A small town at the turn of the century. Lawer Fredrik Egerman has an ingénue-wife, Anne, and a grown-up son, Henrik, from an earlier marriage. His wife is still untouched, and instead he ... See full summary »
A small town at the turn of the century. Lawer Fredrik Egerman has an ingénue-wife, Anne, and a grown-up son, Henrik, from an earlier marriage. His wife is still untouched, and instead he meets his former mistress Desiree after her performance at the theatre. They leave the theatre together and Egerman falls in one of the puddles. Desiree takes him to her home and Egerman changes into a night-shirt, owned by count Malcolm, Desirees present lover. Suddenly the count comes for a visit and throws Egerman out. Written by
At the end of the shoot, Ingmar Bergman weighed 57kg. See more »
While everyone is at the supper, Henrik collapses on the table. Anna puts her hand on his right shoulder but after a cutaway to Fredrik's face, her hand is now on the left shoulder. She is also much closer to the table, and Fredrik is looking the wrong way. See more »
[Carl Magnus' wife has just told him that his mistress may be involved with someone else - he says to his wife]
I can tolerate my wife's infidelity, but if anyone touches my mistress, I become a tiger.
See more »
One of the most literate and satisfying of all romantic comedies
Ingmar Bergman's dramatic forays capture what is very essential to great dramas- the key emotions should be expressed like poetry, flowing to a rhythm even if it's somber and tragic. He uses this emotional logic with his actors for this comedy of manners and the heart (pre-Seventh Seal), where he has his screenplay wonderfully unfold the character's amusing feelings on love, sex, and dealing with the opposite gender, all the while making sure his players know the words and the music. Here he has Gunnar Bjornstrand, a regular later on, as a lawyer who has a son and mistress, but also pines for an actress who may not fancy him as much as she used to. Harriet Andersson, also a regular in other Bergman films (a key one being Cries and Whispers where she played the dying woman), appears as a young, joyful woman, who even gives the lawyer's son, a priest, a bit of lust here and there.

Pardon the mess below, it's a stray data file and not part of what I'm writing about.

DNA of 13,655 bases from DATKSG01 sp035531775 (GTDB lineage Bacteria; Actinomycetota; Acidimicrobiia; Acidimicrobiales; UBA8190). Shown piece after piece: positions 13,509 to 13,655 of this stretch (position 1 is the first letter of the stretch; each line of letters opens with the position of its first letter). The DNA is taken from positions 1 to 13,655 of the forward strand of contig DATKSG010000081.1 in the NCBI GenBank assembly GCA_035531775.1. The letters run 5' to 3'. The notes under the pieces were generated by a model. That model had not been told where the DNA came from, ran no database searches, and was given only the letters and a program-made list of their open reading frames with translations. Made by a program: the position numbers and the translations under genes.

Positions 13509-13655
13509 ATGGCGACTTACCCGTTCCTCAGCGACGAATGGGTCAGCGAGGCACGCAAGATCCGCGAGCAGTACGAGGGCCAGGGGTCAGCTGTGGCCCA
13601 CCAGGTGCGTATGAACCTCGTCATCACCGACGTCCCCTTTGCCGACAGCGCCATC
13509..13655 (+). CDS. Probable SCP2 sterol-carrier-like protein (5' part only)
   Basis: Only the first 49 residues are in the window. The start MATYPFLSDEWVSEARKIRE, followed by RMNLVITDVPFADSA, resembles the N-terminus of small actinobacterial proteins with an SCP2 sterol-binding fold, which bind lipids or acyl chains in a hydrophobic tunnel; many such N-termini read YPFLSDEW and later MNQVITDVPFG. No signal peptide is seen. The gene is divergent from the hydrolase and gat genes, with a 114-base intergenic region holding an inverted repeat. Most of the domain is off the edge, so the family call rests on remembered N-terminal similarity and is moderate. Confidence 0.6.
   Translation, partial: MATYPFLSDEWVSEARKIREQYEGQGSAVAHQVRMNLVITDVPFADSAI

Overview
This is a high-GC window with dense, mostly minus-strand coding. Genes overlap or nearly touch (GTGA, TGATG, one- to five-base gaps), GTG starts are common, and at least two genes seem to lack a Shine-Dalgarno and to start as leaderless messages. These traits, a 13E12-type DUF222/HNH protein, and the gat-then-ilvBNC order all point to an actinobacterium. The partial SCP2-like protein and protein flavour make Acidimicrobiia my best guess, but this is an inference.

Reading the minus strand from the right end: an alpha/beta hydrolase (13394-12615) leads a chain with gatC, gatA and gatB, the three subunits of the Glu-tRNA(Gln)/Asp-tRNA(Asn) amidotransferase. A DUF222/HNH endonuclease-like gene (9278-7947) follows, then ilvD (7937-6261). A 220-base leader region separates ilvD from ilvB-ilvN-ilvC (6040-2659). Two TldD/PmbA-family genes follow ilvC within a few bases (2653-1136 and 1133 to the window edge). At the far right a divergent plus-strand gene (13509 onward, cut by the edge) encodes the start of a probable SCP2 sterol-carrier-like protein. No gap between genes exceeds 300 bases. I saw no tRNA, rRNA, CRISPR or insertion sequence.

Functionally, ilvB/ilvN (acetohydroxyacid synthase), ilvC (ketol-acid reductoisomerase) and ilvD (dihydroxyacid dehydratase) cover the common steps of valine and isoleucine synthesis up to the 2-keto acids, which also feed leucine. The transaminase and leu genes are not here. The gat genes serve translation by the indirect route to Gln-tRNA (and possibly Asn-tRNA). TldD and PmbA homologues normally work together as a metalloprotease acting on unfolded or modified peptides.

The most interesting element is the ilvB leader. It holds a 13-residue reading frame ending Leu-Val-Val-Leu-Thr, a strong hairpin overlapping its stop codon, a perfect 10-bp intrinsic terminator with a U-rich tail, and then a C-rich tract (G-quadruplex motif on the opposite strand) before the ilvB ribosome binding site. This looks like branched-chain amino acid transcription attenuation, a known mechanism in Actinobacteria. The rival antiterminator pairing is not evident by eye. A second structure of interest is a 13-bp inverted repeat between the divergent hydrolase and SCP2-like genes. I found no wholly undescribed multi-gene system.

In fact, Smiles of a Summer Night is Bergman's most joyous film, though that's not to say there can't be grand moments of joy in his dramas and reflections on god. But in this film, he shows how he is a filmmaker quite competent to skillfully accomplish a story of real people in real romantic whimsies, and at times (such as a quick scene on a bed with two giggling, laughing girls) reveals his views on humanity are truly not as bleak as some might think. Assuredly a must watch for fans of the director, yet one may want to watch a couple of his dramas if they're just starting out on his films (depending on the mood- personally, this would serve as a great pick-me-up as opposed to the stark Cries and Whispers).
19 of 23 people found this review helpful.
Was this review helpful to you?